To add a blank line between two paragraphs, use \bigskip:

Code:
In 1812, Bessel was elected to the Berlin Academy and won an award from the academy a few years later for estimations of precession and aberration constants. In 1825, he was elected as a Fellow of the Royal Society.

\bigskip

In 1830, Bessel published his calculations for the positions of 38 stars over the years 1750--1850. In 1838, he determined that the star Sirius has a companion star, Cygni, and calculated its position. The star was later observed in 1862, verifying his conjecture.
Output:
    In 1812, Bessel was elected to the Berlin Academy and won an award from the academy a few years later for estimations of precession and aberration constants. In 1825, he was elected as a Fellow of the Royal Society.

    In 1830, Bessel published his calculations for the positions of 38 stars over the years 1750–1850. In 1838, he determined that the star Sirius has a companion star, Cygni, and calculated its position. The star was later observed in 1862, verifying his conjecture.
 

LaTeX determines intelligent page breaking automatically (avoiding problems like orphan lines), but it is occasionally necessary to manually indicate page breaks. To force a page break, use the command \pagebreak. To prevent a page break, use \nopagebreak.


Math in LaTeX

A math formula can be written within a line of text (text style), or apart on its own line (display style). Text style math is enclosed with dollar signs: $ ... $. Display style math is enclosed with either \[ ... \] or double dollar signs $$ ... $$. The enclosed code is called the formula text.

Basic Symbols
Many math symbols are intuitively represented in the formula text. For example, $|f(x)| > 2M$ produces the formula |f(x)| > 2M.

  • Letters, numbers, and the symbols + - / = < > : | ( ) [ ] work directly.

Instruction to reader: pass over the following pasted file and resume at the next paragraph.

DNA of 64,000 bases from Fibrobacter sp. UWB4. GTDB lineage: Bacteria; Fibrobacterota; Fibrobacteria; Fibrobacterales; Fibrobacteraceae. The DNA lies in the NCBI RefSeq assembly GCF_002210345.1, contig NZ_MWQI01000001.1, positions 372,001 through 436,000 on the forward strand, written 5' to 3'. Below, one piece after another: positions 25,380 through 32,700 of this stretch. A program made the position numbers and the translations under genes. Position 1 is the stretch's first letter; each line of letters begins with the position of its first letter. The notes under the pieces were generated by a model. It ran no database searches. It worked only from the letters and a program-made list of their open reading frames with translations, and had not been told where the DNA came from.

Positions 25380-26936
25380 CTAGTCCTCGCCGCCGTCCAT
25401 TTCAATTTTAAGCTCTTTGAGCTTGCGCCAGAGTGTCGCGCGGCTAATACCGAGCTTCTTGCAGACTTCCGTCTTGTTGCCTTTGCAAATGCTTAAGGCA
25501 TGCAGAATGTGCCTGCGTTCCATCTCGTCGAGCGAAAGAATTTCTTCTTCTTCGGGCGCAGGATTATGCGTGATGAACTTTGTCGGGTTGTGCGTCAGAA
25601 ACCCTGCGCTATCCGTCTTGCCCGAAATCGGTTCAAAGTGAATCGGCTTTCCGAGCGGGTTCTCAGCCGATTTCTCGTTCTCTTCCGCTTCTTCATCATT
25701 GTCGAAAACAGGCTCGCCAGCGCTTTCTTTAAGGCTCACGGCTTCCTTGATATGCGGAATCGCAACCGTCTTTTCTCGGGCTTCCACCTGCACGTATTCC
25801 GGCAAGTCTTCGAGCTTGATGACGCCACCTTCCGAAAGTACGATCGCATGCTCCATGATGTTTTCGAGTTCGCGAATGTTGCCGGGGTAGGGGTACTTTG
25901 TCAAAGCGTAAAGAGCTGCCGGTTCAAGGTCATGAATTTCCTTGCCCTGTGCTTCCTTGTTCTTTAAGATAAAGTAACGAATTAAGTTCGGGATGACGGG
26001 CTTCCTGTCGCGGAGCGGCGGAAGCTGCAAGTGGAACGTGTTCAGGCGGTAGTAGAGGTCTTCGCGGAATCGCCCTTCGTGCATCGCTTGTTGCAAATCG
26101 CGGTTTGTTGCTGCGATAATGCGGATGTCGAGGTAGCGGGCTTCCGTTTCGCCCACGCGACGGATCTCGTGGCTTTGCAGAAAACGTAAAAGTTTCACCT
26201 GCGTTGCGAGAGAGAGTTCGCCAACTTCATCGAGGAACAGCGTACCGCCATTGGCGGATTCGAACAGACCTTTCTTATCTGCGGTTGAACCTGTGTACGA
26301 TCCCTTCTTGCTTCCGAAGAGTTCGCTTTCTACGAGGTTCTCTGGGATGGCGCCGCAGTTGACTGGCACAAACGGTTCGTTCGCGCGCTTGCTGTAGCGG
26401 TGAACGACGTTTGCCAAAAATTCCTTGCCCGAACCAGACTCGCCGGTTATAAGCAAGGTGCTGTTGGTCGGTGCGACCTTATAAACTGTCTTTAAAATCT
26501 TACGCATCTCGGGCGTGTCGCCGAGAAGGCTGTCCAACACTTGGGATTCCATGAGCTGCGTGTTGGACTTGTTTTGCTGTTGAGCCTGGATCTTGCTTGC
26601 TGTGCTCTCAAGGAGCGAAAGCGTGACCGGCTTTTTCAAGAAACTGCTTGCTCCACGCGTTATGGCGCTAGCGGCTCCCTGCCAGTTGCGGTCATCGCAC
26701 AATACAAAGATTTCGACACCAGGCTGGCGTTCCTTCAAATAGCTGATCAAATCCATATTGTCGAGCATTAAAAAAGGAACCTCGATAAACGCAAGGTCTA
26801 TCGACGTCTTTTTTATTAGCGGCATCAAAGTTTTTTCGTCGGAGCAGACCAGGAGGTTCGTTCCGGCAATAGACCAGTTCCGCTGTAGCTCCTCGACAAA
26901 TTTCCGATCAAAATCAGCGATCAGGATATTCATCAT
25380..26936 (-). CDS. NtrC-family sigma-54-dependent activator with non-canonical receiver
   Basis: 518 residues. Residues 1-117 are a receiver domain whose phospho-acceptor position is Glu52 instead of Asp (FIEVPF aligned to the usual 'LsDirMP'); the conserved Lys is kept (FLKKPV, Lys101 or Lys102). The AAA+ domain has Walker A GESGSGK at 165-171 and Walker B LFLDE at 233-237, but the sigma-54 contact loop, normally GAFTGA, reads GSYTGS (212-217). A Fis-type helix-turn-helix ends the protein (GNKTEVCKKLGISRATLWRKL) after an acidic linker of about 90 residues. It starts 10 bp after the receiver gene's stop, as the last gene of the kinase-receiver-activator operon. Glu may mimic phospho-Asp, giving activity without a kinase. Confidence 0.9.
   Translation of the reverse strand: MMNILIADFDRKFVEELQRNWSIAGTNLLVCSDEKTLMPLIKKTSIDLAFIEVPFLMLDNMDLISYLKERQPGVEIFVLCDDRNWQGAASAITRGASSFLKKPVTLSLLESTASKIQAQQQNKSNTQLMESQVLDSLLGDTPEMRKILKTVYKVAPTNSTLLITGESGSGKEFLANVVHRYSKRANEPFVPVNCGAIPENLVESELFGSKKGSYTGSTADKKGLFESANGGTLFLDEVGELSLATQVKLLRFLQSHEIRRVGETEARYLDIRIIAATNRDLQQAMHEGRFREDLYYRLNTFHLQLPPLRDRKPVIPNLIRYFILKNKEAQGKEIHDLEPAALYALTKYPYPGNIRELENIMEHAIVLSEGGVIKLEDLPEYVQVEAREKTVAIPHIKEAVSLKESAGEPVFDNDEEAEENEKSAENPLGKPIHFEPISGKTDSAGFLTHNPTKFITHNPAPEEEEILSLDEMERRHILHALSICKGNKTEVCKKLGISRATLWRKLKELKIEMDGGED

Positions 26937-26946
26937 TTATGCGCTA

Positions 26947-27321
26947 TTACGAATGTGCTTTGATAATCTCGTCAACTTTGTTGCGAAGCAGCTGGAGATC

• Spaces between these symbols has no effect. $ x + y $ and $x+y$ have the same output.
  • To produce curly braces { }, use \{ and \}.

Superscripts and Subscripts
Superscripts and subscripts are made using ^ and _. For example, $x^2 + y^2$ yields x2 + y2. A symbol can have both a superscript and a subscript: $A_n^k$ yields Ank.

  • If a superscript or subscript has multiple symbols, it must be enclosed with { }, for example, $Y_{2n}$ to produce Y2n.
  • If a superscript or subscript is enclosed with { }, it can itself have superscripts and subscripts.

Fractions
Graphical fractions are made with \frac{ numerator }{ denominator }. The formula \[ \frac{1}{x^2 + y^2} \] produces

1
x2 + y2

Sums, Products, and Integrals
The commands \sum, \prod, and \int produce these three features. They usually have upper and lower limits, which are added like superscripts and subscripts. For example, \[ \sum_{k=0}^N \] to produce

N

k=0

Functions
The standard style in math typesetting is to use italics on variables and Roman font on function names. LaTeX provides commands to display some common functions in Roman font, including

\arccos    \cos    \exp    \log    \sin
\arcsin \cot \inf \max \sup
\arctan \csc \lim \min \tan

For example, $sin(x)$ generates sin(x) while $\sin(x)$ generates sin(x). For other functions not in this list, force Roman font with \mathrm{function name}.

Parenthesis
The formula text \[ \exp( -\frac{x^2}{2} ) \] has output

exp(−
x2
2
)

To generate parenthesis with the correct size, use the \left and \right commands. The \left command is placed in front of the opening parenthesis and the \right command is placed with the matching closing parenthesis. Correcting the example formula, \[ \exp\left( -\frac{x^2}{2} \right) \] has output

exp (
x2
2
  )
  • \left and \right must appear in pairs.
  • They may also be used with other bracket symbols, including [ ] { } |.
  • The bracket symbols need not match, \left\{ ... \right| is legal.
  • To produce a single opening or closing bracket, make the other bracket invisible with \left. or \right..

Greek and Special Symbols
LaTeX provides an extensive set of math symbols. Symbols are represented with \ followed by the symbol name:

α    \alpha      κ \kappa    υ    \upsilon      Ξ    \Xi
β \beta λ \lambda φ \phi Π \Pi
γ \gamma μ \mu χ \chi Σ \Sigma
δ \delta ν \nu ψ \psi Υ \Upsilon
ε \epsilon ξ \xi ω \omega Ψ \Psi
ζ \zeta π \pi Γ \Gamma Φ \Phi
η \eta ρ \rho Δ \Delta Ω \Omega
θ \theta σ \sigma Θ \Theta  
ι \iota τ \tau Λ \Lambda
 
± \pm \rightarrow \ne \exists
\infty \Rightarrow \equiv \forall
\le \Leftrightarrow \approx \in
\ge \therefore \sim \not\in

There are many more if you need them.

Spacing
Sometimes formulas need manual adjustments to space symbols properly. A “quad” is the length equal to the font size, for example, 1 quad = 11 pt with 11 pt font size. These commands add horizontal spacing:

\,   3/18 quad space \quad   1 quad space
\: 4/18 quad space \qquad 2 quad space
\; 5/18 quad space
\! −3/18 quad negative space